, Volume 5, Issue 2, pp 67-107
Date: 01 Jun 2006

Fungal relationships and structural identity of their ectomycorrhizae

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Abstract

Aproximately 5,000–6,000 fungal species form ectomyorrhizae (ECM), the symbiotic organs with roots of predominantly trees. The contributing fungi are not evenly distributed over the system of fungi. Within Basidiomycota exclusively Hymenomycetes and within Ascomycota exclusively Ascomycetes contribute to the symbiosis. Hymenomycetes play a big part, Ascomycetes a minor role; Zygomycetes only form exceptionally ECM. Responsible for ascomycetous ECM are mostly Pezizales with their hypogeous derivatives, whereas Boletales, Gomphales, Thelephorales, Amanitaceae, Cantharellaceae, Cortinariaceae, Russulaceae, and Tricholomataceae are the most important ectomycorrhizal relationships within Hymenomycetes. ECM, as transmitting organs between soil and roots, are transporting carbohydrates for growth of mycelium and fruitbodies from roots and have to satisfy the tree’s demand for water and nutrients. The latter task particularly influences the structure of ECM as nutrients are patchily distributed in the soil and saprotrophic as well as ectomycorrhizal fungi can act as strong competitors for nutrients. In focusing these requirements, ECM developed variously structured hyphal sheaths around the roots, the so-called mantles, and differently organized mycelium that emanates from the mantle, the so-called extramatrical mycelium. The mantles can be plectenchymatous consisting of loosely woven, differently arranged hyphae or they are densely packed, forming a pseudoparenchyma similar to the epidermis of leaves. The extramatrical mycelium grows either as simple scattered hyphae from the mantle into the soil or it can be united to undifferentiated rhizomorphs with a small reach or to highly organized root-like organs with vessel-like hyphae for efficient water and nutrient transport from distances of decimeters. Cystidia, sterile and variously shaped hyphal ends, possibly appropriate for preventing animal attack, in addition, can cover mantles and rhizomorphs. Although only a limited number of species could be considered, some general conclusions are possible.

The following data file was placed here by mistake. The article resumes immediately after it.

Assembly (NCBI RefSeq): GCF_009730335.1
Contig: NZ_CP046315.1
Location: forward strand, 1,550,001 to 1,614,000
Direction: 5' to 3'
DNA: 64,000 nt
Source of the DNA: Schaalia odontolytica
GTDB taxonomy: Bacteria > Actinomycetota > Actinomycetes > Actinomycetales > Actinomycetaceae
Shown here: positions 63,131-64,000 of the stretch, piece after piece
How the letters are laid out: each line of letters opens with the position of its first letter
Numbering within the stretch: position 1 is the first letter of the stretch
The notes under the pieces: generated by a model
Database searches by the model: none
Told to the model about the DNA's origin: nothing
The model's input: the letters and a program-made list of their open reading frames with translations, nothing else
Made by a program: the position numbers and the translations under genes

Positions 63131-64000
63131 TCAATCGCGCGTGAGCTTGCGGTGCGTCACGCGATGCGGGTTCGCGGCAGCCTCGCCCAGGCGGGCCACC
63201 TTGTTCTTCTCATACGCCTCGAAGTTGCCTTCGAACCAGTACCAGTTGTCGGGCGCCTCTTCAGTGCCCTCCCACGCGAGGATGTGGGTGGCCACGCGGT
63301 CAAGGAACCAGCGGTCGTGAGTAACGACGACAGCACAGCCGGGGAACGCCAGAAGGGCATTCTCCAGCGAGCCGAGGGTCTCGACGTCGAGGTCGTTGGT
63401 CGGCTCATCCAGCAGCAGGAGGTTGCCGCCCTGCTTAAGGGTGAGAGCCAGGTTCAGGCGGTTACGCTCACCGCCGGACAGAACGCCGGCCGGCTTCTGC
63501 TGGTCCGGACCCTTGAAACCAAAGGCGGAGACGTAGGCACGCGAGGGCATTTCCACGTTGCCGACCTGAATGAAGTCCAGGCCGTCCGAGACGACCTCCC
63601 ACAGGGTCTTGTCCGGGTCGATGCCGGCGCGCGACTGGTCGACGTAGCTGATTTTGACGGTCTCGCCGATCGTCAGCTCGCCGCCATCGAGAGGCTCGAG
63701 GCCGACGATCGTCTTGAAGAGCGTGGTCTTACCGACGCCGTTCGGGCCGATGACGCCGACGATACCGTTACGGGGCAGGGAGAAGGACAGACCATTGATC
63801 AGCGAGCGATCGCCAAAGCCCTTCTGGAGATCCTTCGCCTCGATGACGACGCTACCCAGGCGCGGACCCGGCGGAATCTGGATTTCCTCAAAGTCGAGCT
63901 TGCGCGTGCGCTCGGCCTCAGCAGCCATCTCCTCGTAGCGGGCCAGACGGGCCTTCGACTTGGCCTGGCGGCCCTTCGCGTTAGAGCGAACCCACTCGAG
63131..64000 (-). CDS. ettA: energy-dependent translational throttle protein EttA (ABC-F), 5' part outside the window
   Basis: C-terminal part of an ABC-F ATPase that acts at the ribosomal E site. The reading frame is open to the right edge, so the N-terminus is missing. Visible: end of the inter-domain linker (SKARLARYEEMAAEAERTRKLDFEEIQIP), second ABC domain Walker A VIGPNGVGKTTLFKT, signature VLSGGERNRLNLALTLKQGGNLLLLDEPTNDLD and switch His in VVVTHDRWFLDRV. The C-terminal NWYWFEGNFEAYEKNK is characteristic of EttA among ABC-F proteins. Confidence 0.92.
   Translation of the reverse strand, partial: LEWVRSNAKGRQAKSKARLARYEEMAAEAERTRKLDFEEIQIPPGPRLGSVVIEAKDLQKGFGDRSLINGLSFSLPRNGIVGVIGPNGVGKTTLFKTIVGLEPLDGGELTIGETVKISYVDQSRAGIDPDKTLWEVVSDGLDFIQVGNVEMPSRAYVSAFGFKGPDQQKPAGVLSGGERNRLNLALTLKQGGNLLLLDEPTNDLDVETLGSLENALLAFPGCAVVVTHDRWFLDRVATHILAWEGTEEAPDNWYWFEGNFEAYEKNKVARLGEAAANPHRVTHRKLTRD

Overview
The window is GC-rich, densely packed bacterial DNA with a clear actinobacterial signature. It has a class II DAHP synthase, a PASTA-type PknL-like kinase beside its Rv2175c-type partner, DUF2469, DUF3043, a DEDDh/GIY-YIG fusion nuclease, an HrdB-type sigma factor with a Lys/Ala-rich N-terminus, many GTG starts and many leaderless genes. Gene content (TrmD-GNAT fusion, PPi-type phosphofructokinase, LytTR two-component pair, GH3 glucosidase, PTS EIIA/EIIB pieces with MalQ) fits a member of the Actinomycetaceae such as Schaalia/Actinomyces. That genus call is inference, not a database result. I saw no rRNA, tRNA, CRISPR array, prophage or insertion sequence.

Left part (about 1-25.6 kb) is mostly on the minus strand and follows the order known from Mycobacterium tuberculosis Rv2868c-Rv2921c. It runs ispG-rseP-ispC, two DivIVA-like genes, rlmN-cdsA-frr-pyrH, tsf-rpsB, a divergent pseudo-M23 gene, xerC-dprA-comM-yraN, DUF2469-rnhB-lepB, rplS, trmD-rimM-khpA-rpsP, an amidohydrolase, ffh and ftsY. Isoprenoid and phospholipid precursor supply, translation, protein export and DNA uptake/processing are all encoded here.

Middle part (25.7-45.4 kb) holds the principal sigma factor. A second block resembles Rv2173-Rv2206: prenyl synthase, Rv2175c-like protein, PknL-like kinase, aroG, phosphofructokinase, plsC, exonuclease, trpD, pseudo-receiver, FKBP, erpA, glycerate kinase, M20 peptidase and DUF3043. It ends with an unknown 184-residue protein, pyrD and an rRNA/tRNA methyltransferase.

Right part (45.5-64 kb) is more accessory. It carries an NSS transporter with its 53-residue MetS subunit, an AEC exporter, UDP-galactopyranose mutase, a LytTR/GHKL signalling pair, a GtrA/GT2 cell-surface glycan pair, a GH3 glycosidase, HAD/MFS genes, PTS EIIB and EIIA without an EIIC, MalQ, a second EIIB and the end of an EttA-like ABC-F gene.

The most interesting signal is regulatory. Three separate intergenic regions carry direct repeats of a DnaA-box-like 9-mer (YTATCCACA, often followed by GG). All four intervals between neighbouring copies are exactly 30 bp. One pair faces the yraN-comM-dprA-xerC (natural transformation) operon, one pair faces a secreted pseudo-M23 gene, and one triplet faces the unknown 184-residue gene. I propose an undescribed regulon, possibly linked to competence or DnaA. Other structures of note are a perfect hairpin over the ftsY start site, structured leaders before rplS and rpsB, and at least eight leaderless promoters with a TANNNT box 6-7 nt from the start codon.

The genus Tuber forms needle-shaped cystidia and lacks rhizomorphs and clamps. Gomphales ECM are identified by rhizomorphs with ampullate inflations at septa of some hyphae and by oleoacanthocystidia or/and oleoacanthohyphae. Thelephoraceae reveal a great diversity of mantle structures and of extramatrical mycelium, with some additional optional characters, i.e., dark brown color, cystidia, blue granules, amyloid hyphae, or amyloid septa. Bankeraceae are mostly characterized by plectenchymatous mantles with star-like pattern and chlamydospores. Russulaceae possess smooth and hydrophilic ECM. Russula forms plectenchymatous mantles with knob-bearing cystidia, so-called russuloid cystidia, or pseudoparenchymatous mantles without cystidia. Lactarius lacks cystidia and shows laticifers within plectenchymatous or within pseudoparenchymatous mantles. The Boletales families Boletaceae, Gyroporaceae, Melanogastraceae, Paxillaceae, Rhizopogonaceae, Sclerodermataceae, and Suillaceae have the most advanced rhizomorph type, the so-called boletoid rhizomorphs, and reveal generally plectenchymatous mantles, frequently with ring-like patterns. Gomphidiaceae and Albatrellaceae provide cystidia, plectenchymatous mantles, and amyloidy; Gomphidiaceae are generally growing in ECM of Suillaceae and Rhizopogonaceae. Cortinariaceae reveal plectenchymatous mantles and undifferentiated or differentiated rhizomorphs or lack rhizomorphs at all. Cortinarius and Dermocybe are distinct by irregularly shaped, bent to tortuous ECM with many rhizomorphs, some growing over the mycorrhizal tip into the soil. Inocybe lacks rhizomorphs and its emanating hyphae are furnished by many secondary septa and prominent clamps with a hole. Rozites lacks rhizomorphs, too, and reveals a distinctly amyloid gelatinous mantle matrix. Descolea and Descomyces are covered by bolbitioid cystidia. Lastly, the genus Tricholoma forms plectenchymatous mantles and a high diversity of rhizomorphs.

Some of the ectomycorrhizal features are used to hypothesize relationships at different taxonomic levels. These conclusions are compared with recently developed molecular hypotheses. Correspondence between the two types of hypotheses are evident, while some conflicts wait for a settlement.